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Financial Crisis Bailouts: What Did They Actually Cost Taxpayers?

Financial Crisis Bailouts: What Did They Actually Cost Taxpayers?

An ongoing trial about the American International Group Inc (NYSE: AIG) bailout has been grabbing a lot of headlines this week, with high-profile witnesses such as former Treasury Secretaries Timothy Geithner and Hank Paulson, and former Chairman of the Federal Reserve Ben Bernanke.

There was nothing more polarizing back in 2008, though, than the Treasury Department's financial bailouts of then-failing American companies.

Supporters of the bailouts argued they were necessary to prevent economic collapse, while opponents argued it was not taxpayers' responsibility to provide aid.

Six years later, it's worth running through where the bailout money went and how much of it has been returned.

Fannie And Freddie

Together, these two government-sponsored mortgage aggregators received more than $187 billion in taxpayer money to stay afloat. In exchange, Federal National Mortgage Association (OTCBB: FNMA) and Federal Home Loan Mortgage Corp (OTCBB: FMCC) were placed under government conservatorship, and are in the process of being "unwound" by the U.S. Treasury.

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Fortunately for taxpayers, Fannie and Freddie's businesses have been steadily improving since the worst of the crisis, and every cent of both entities' profits has come back to the Treasury.

Result: $31 billion profit


During the financial crisis, AIG provided insurance to owners of sub-prime mortgage-backed securities. When it became clear that the company would have no means of paying the claims on these insurance policies on its own, the Treasury provided AIG with about $68 billion in taxpayer dollars in exchange for a near-80 percent equity stake in the company via warrants.

Since AIG's core insurance business was never the cause of its problems, the company began to recover as soon as the economy stabilized.

By the end of 2012, the Treasury had sold all of its shares of AIG stock.

Result: $5 billion profit

General Motors And Chrysler

When the U.S. auto industry was in danger of disappearing into oblivion in 2008, the Treasury stepped in with bailouts for General Motors Company (NYSE: GM) and Chrysler to the tune of $50.7 billion and $10.7 billion respectively.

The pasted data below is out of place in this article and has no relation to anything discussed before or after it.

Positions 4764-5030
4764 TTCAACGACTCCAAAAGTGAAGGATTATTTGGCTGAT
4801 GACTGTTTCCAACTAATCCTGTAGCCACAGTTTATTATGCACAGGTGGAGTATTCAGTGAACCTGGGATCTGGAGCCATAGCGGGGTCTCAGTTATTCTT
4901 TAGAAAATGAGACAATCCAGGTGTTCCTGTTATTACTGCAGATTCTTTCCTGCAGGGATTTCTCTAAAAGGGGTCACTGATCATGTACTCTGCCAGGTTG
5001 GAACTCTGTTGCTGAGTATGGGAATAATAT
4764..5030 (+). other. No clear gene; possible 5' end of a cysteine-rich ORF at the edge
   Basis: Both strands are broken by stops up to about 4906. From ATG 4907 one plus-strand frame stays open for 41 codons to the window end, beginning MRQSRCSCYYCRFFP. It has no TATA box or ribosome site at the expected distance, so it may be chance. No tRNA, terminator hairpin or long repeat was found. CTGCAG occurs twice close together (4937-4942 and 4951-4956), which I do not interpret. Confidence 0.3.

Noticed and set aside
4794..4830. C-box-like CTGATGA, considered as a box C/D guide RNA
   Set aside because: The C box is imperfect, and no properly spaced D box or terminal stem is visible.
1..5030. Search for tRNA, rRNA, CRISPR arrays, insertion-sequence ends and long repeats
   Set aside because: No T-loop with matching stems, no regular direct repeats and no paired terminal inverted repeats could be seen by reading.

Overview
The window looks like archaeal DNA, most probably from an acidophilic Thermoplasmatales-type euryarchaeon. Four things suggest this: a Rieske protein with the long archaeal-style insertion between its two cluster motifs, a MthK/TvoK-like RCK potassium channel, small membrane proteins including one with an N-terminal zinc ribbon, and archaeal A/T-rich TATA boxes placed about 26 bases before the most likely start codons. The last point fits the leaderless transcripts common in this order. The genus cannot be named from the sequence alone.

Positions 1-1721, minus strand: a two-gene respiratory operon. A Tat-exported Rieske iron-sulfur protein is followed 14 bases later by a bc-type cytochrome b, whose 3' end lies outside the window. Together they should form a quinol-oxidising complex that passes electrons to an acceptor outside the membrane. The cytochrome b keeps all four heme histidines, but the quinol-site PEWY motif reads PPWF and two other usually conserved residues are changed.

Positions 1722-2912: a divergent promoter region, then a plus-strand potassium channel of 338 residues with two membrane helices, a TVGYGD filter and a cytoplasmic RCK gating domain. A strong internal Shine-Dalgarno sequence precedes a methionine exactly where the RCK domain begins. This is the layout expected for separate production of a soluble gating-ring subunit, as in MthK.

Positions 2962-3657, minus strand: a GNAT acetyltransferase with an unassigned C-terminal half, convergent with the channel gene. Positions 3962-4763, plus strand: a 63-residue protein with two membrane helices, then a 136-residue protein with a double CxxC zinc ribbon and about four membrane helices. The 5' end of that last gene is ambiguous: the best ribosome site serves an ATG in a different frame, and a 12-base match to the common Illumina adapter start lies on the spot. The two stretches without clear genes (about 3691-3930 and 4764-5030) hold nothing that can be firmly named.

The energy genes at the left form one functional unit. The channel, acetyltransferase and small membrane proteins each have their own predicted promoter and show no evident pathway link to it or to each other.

In the case of GM, the government received a near-60 percent stake in the restructured company. The Treasury sold the last of its GM shares in late 2013.

Most of Chrysler's bailout money, meanwhile, was paid back by the end of 2011, when the government sold its final 6 percent stake in the company to Italian automaker Fiat.

Result: $12.7 billion loss

Big Banks

The majority of the remaining 900-plus recipients of bailout funds were banks.

The largest bailout recipients were Bank of America Corp (NYSE: BAC) and Citigroup Inc (NYSE: C), which each received $45 billion in disbursements from the Treasury. The Treasury eventually netted $4.5 billion in profit from Bank of America and $13.4 billion in profit from Citigroup in dividends and proceeds.

These types of profits were typical for the Treasury when it came to the bank bailouts, despite the fact that several smaller banks, such as CIT Group ($2.3 billion bailout), declared bankruptcy and never repaid their debts.

From the bailouts of Bank of America, Citigroup, JPMorgan Chase, Wells Fargo, and GMAC (now Ally Financial) alone, taxpayers netted a profit.

Result: $23 billion in profit

The Grand Total

When all was said and done, the U.S. Treasury coughed up $613 billion in bailout funds.

Result: $46.2 billion profit (and counting)

Disclosure: At the time of this writing, the author had no position in the equities mentioned in this report.


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